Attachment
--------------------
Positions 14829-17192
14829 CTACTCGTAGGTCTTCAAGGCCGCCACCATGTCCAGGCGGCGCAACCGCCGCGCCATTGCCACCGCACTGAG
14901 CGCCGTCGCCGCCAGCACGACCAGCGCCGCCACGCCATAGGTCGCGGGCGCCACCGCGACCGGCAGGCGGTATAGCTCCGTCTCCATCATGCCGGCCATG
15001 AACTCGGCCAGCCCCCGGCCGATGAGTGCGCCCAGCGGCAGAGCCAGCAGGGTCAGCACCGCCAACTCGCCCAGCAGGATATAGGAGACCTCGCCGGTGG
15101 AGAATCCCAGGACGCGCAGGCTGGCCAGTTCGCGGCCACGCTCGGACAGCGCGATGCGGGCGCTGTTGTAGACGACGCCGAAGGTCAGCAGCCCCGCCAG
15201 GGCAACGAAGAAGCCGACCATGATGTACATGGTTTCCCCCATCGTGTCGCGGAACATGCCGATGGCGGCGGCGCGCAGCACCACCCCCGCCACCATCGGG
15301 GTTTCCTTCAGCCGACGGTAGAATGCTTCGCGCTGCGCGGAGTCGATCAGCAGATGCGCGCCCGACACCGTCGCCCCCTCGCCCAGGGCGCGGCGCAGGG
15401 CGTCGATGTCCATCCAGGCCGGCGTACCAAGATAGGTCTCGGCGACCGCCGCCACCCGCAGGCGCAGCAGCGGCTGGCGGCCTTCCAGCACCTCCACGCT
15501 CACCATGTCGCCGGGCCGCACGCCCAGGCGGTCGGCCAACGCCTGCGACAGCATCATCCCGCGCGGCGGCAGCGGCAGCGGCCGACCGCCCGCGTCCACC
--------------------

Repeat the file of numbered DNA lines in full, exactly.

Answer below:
Positions 14829-17192
14829 CTACTCGTAGGTCTTCAAGGCCGCCACCATGTCCAGGCGGCGCAACCGCCGCGCCATTGCCACCGCACTGAG
14901 CGCCGTCGCCGCCAGCACGACCAGCGCCGCCACGCCATAGGTCGCGGGCGCCACCGCGACCGGCAGGCGGTATAGCTCCGTCTCCATCATGCCGGCCATG
15001 AACTCGGCCAGCCCCCGGCCGATGAGTGCGCCCAGCGGCAGAGCCAGCAGGGTCAGCACCGCCAACTCGCCCAGCAGGATATAGGAGACCTCGCCGGTGG
15101 AGAATCCCAGGACGCGCAGGCTGGCCAGTTCGCGGCCACGCTCGGACAGCGCGATGCGGGCGCTGTTGTAGACGACGCCGAAGGTCAGCAGCCCCGCCAG
15201 GGCAACGAAGAAGCCGACCATGATGTACATGGTTTCCCCCATCGTGTCGCGGAACATGCCGATGGCGGCGGCGCGCAGCACCACCCCCGCCACCATCGGG
15301 GTTTCCTTCAGCCGACGGTAGAATGCTTCGCGCTGCGCGGAGTCGATCAGCAGATGCGCGCCCGACACCGTCGCCCCCTCGCCCAGGGCGCGGCGCAGGG
15401 CGTCGATGTCCATCCAGGCCGGCGTACCAAGATAGGTCTCGGCGACCGCCGCCACCCGCAGGCGCAGCAGCGGCTGGCGGCCTTCCAGCACCTCCACGCT
15501 CACCATGTCGCCGGGCCGCACGCCCAGGCGGTCGGCCAACGCCTGCGACAGCATCATCCCGCGCGGCGGCAGCGGCAGCGGCCGACCGCCCGCGTCCACC